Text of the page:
In a recent interview the Wachowskis said they don’t want to make films where you turn your brain off. Even Speed Racer, their adaptation of an anime aimed at kids, had more depth than most other films aimed at the same demographic. It showed young viewers that even after they grow up to do what they dream about, they will still experience hardship and the menace of corruption.
Cloud Atlas features such amazing moments, its story continually assaulting the senses with climax after climax, like waves washing over you, and with such genius editing highlighting duality in peoples lives. The most effective moment occurs at the end when the directors choose to connect two storylines that you’d never have imagined when reading the book. This is the definition of how to adapt a novel, creating a new variation fit for the cinematic medium, yet retaining the source material’s spirit.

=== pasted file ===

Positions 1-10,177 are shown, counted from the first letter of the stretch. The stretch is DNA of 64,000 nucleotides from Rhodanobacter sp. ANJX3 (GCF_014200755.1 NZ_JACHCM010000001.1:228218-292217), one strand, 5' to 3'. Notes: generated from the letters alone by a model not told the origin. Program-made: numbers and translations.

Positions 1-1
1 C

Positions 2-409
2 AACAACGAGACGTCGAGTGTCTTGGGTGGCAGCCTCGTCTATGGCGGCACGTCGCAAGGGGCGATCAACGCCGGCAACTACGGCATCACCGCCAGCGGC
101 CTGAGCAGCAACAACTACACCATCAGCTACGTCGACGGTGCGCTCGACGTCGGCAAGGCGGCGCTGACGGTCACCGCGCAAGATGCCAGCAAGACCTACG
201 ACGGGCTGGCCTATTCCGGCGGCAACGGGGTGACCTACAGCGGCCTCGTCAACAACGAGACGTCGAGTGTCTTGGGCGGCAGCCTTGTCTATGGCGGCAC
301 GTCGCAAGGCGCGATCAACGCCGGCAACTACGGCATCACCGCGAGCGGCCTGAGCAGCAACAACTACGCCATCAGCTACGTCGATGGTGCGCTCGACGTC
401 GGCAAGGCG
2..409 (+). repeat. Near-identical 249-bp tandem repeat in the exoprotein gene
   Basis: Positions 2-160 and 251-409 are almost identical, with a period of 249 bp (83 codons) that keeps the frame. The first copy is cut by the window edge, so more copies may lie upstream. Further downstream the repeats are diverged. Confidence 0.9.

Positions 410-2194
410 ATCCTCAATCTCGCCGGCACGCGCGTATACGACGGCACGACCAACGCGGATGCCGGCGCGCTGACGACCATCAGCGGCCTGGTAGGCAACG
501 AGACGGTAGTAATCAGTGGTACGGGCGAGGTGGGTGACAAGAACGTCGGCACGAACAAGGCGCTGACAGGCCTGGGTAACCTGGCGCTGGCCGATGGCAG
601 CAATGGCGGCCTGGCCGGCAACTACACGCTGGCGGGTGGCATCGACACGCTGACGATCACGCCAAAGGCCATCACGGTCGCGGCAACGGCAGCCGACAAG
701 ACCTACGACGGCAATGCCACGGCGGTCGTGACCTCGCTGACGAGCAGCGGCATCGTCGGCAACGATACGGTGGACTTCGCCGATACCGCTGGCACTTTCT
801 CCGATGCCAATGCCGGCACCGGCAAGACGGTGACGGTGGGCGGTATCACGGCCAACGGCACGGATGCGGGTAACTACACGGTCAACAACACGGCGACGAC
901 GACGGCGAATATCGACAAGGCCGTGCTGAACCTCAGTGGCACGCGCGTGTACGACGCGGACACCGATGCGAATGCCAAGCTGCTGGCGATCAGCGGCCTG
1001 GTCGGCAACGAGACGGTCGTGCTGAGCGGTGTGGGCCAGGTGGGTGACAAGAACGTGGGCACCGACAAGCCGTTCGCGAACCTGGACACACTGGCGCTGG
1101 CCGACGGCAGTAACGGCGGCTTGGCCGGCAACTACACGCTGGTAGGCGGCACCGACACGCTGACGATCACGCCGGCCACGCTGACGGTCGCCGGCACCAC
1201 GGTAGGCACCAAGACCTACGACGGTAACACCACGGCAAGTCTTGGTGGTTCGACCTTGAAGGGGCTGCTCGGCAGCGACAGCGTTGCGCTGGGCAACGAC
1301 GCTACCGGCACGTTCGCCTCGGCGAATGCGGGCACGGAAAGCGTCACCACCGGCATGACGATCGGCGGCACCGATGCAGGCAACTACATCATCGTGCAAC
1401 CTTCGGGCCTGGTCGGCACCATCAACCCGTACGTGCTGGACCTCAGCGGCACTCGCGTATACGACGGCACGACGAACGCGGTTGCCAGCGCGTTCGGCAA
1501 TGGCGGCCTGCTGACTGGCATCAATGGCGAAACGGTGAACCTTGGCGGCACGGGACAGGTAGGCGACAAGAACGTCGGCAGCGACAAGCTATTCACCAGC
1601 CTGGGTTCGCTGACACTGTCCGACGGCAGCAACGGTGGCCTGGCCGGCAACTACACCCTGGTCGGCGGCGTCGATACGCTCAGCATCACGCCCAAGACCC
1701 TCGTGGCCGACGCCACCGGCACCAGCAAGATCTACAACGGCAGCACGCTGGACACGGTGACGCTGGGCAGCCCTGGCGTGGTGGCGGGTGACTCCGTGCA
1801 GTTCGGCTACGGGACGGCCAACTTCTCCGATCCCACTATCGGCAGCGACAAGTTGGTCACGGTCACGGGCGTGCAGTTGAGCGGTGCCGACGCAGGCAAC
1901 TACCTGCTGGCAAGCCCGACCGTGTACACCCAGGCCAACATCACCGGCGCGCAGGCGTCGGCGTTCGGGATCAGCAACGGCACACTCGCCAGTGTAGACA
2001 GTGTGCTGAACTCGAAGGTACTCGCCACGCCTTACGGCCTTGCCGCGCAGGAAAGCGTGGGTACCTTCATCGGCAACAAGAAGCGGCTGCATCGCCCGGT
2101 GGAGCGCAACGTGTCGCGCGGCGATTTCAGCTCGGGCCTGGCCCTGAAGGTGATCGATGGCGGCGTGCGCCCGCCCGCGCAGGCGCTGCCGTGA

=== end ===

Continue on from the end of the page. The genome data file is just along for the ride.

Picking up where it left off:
Cloud Atlas is now my litmus test. Anyone who dismisses it, or even worse, belittles it as some critics have, I cannot take seriously. Here is a film that aims ridiculously high, utterly fearless and with a unique vision. Do you ever complain about the state of modern cinema? Too many remakes, sequels, crude attempts at comedy, and comic book sequels? Watch this film. Your doing so will impact future generations.